• Steeple twist* - increases the ability to twist and lengthen the center of the body - back, abdominals, waist
  • Walking exercises, part 1 & 2* - freeing the pelvis and reintegrating a healthy pattern of walking.
  • Hip lift and reach - from my Pain-Free Leg and Hip Joints DVD

* found on the Pain Relief Through Movement DVD

Essential Somatics Workshop Is a Big Success in India

I just finished up two days of Essential Somatics "Pain Relief Through Movement" workshops here in Chennai, India. In addition to the two workshops offered, I've been working with private clients in order to help them to reverse the muscle pain that they hadn't been able to get rid of up until now: back pain, sciatica, neck, shoulder, hip and knee pain. The classes were packed, and all were amazed at the differences not only in their movement, but also in the decrease in their pain level.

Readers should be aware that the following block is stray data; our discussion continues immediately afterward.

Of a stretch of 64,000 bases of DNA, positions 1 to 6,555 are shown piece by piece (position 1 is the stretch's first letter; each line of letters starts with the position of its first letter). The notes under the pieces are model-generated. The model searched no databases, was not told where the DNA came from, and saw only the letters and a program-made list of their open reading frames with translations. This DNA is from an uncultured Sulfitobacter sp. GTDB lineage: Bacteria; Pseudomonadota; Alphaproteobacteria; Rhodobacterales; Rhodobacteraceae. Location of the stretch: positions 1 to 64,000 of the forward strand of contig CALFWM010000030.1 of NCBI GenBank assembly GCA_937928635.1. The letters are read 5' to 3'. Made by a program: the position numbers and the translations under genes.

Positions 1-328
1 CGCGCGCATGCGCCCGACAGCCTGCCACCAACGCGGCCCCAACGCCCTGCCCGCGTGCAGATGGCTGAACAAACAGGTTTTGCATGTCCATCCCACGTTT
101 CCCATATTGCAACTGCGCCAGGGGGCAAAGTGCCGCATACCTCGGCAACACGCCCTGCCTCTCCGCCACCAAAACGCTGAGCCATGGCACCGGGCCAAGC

Here's a group photo from Leapwellness Studio in Chennai:

Essential Somatics workshop attendees in Chennai, INdia

Several participants were overjoyed to learn that the problems they were told they had were functional problems reversible through Somatic Education. They learned that many functional muscular problems develop due to our movement habits, and to repeated response to stress reflexes, like accidents, injuries, surgeries and repetitive stress.

One woman was told that she had one leg longer than the other and she'd have to learn to live with it. This, she was told, was why she had sciatic pain. She couldn't walk for more than 25 minutes before her pain set in. She not only attended the workshops, but came to see me for a private, clinical session. At the end of the first workshop (Releasing Legs and Hip Joints), and her session, her legs were the same length and she was walking with a smooth swing in her hips. No pain, equal leg length.What had she learned? That raising children and holding them on her hip had caused her to become tighter on one side of her waist than the other. She'd set herself up for the pattern that creates sciatica: tight back muscles and one side of the waist muscles tighter than the other.